By Will Grandbois
Sopris Sun Staff Writer
Even with only one piece per artist, the Valley Visual Art Show has grown so popular that participants are capped at 50.
Now in its 37th year, the show features two and three-dimensional work created in the last year by local artists, from dabblers to professionals, and opens Friday, Jan. 13 from 6 to 8 p.m. at the Launchpad (76 S. 4th Street). An additional display is planned for Bonfire Coffee, where Roaring Fork High School senior Katelyn Krehbiel will have a chance to show off the talent that made her last year’s Best in Show.
Krehbiel comes by it honestly; her parents own Signature Framing in Basalt. Ken is a photographer with a knack for wildlife, while Sue is a former art teacher, singer/songwriter and moccasin maker who just recently began exploring her own art again.
“It was Katelyn who got me back into drawing, though our work doesn’t look anything alike,” Sue observed.
The pair did craft projects all the time when Katelyn was little, so it was no surprise when she got interested in clay and took on a sort of “junior internship” in middle school, helping out in exchange for materials and use of the facilities at the Carbondale Clay Center.
“This community is very supportive of young people in the arts,” Sue said.
Around her freshmen year, she began looking for two-dimensional outlets for her newfound understanding of shape.
“I fell in love with painting and drawing because of the instant gratification,” she recalled.
To facilitate that process, she began going to figure drawing Monday nights at the Third Street Center, and later convinced Sue to come along.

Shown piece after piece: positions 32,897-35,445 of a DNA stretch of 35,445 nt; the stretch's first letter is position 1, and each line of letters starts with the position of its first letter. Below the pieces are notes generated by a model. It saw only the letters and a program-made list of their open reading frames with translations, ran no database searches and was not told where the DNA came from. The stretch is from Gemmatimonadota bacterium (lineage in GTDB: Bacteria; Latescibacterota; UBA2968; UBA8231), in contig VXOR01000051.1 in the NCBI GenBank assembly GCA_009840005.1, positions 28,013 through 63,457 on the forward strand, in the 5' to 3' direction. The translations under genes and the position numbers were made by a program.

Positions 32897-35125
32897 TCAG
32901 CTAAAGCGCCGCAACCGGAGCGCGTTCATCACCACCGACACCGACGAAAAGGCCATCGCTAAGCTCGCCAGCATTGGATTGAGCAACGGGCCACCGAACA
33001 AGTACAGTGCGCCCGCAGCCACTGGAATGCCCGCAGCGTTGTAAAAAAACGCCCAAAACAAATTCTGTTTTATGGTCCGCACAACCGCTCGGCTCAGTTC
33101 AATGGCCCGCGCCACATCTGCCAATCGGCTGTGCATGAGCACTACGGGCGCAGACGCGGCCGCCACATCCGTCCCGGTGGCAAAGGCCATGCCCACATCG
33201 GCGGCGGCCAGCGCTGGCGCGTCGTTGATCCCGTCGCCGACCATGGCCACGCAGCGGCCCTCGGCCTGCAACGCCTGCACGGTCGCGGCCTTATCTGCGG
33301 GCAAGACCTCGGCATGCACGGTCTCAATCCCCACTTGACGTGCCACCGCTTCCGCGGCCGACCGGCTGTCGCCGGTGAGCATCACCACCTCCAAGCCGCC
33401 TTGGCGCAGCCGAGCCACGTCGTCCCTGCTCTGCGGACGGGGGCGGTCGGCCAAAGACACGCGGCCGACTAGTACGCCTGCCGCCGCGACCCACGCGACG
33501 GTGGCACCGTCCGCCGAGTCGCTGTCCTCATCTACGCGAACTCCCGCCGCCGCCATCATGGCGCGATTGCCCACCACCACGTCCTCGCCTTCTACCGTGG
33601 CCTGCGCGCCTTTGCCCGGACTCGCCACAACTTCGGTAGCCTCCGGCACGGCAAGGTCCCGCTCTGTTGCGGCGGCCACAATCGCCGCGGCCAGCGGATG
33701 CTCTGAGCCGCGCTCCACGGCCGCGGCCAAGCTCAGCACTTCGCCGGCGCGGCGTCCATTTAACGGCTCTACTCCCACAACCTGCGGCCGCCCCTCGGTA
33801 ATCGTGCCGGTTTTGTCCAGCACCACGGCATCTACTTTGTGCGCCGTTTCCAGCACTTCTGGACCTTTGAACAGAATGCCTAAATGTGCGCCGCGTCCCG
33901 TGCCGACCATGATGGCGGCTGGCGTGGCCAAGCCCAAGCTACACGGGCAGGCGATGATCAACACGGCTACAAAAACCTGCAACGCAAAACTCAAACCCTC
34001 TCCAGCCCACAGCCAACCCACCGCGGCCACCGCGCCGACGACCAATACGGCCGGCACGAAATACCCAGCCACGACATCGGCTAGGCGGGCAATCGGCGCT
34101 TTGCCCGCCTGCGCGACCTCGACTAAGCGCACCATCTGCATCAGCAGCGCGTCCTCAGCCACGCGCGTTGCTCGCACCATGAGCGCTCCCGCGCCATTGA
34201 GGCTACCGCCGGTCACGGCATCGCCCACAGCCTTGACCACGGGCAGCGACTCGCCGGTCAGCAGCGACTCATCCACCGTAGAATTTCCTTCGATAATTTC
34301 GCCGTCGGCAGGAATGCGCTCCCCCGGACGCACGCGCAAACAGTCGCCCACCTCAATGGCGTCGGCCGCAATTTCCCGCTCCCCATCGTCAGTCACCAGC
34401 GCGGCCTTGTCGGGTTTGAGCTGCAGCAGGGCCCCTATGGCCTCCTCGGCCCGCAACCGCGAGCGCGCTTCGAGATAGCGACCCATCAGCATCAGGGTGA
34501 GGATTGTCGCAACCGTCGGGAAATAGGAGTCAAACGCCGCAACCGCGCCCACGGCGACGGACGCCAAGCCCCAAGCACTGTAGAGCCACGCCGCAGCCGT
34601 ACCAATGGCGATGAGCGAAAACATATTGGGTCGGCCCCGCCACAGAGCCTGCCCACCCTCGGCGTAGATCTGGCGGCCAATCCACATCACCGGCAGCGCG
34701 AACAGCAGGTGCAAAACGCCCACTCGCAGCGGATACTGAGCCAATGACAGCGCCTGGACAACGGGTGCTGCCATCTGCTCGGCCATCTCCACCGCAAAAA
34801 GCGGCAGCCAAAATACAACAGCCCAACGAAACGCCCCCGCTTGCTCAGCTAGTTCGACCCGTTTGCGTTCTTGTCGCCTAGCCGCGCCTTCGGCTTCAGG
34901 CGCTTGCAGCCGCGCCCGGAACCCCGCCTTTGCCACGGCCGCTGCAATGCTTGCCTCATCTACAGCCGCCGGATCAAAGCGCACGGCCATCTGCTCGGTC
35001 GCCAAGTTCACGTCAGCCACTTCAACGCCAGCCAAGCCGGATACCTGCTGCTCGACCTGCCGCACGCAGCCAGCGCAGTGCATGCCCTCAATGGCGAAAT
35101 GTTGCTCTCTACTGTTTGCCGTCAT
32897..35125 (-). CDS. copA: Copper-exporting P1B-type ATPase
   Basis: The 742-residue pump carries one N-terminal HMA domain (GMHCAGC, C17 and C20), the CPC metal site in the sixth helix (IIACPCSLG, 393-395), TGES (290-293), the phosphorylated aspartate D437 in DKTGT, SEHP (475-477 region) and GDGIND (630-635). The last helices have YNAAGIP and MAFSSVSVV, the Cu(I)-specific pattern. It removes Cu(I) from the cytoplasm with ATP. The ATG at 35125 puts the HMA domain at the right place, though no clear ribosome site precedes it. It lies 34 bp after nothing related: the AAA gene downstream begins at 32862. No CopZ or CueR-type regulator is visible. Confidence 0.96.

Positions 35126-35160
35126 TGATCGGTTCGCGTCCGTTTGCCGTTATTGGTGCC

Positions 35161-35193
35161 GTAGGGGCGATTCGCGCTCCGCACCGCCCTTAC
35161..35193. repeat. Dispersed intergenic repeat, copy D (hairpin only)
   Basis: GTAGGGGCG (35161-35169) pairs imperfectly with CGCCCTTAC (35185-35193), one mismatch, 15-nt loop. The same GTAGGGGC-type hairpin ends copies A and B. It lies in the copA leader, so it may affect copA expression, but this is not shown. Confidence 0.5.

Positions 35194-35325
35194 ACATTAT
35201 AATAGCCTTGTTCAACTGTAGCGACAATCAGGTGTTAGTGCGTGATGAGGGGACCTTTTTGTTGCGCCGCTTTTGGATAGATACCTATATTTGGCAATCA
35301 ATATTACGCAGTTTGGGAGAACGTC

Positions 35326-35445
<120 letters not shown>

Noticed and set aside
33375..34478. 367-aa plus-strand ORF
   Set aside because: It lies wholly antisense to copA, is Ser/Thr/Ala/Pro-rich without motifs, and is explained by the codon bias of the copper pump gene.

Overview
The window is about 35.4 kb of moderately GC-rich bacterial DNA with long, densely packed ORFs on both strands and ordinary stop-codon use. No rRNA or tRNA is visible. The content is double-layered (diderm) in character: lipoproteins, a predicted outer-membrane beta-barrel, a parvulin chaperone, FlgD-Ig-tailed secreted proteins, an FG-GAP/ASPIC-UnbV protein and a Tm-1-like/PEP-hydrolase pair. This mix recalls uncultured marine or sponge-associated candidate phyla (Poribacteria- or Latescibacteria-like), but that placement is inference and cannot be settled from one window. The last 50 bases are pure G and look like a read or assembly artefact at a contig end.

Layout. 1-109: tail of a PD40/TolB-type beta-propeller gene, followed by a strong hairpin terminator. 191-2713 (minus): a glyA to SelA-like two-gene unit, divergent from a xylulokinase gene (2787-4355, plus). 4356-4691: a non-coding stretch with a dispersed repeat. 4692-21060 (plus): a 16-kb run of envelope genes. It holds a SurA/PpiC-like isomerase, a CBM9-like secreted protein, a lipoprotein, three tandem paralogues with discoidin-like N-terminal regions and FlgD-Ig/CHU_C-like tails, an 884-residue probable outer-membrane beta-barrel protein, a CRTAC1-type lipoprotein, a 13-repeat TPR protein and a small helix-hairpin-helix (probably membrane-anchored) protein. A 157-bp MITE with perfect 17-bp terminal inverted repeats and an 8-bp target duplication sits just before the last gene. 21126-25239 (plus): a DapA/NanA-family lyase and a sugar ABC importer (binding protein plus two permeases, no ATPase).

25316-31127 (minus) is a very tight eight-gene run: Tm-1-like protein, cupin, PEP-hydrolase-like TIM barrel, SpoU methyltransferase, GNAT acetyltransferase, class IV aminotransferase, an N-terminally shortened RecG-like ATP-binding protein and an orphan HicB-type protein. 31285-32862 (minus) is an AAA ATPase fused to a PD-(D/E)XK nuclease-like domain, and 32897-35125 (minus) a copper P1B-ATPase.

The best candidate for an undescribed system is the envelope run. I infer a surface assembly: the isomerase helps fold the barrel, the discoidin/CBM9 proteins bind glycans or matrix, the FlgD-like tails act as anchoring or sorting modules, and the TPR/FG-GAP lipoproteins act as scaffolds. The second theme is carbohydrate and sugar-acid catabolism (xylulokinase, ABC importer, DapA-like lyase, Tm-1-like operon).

“I think of figure drawing as training – practice in using your eye,” Katelyn explained.
Sue’s submission to the show is one of her first drawings in years outside of that class – a family portrait (dog included) looking down a “wishing well.” Her shading style shows the precise influence of the printmaking she focused on in art school.
Katelyn, meanwhile, backs her oil portraits with deliberately rough mountains palette knifed onto plywood.
“Mountains just represent so much strength and stability. Putting my friends in front of them shows off their own strength,” she explained. “Sometimes by drawing their faces I feel like I understand them so much better than just talking to them.”
She makes a point of making the top coating of resin less than perfect.
“I like the roughness,” she said. “You can’t get to the actual piece anymore, but there are still cracks and bubbles and holes.”
The show at Bonfire is one more chance to show off her work locally before she takes the show on the road to Montana State University, where she also hopes to eventually join the Nordic ski team. Both mother and daughter are looking forward to seeing where their art takes them.
“It was a little brutal getting all the paintings done, though my mom helped out with a lot of the practical stuff,” Katelyn said. “But if that was my job and I was getting paid for it… that’s just the dream.”
Published in The Sopris Sun on January 12, 2017.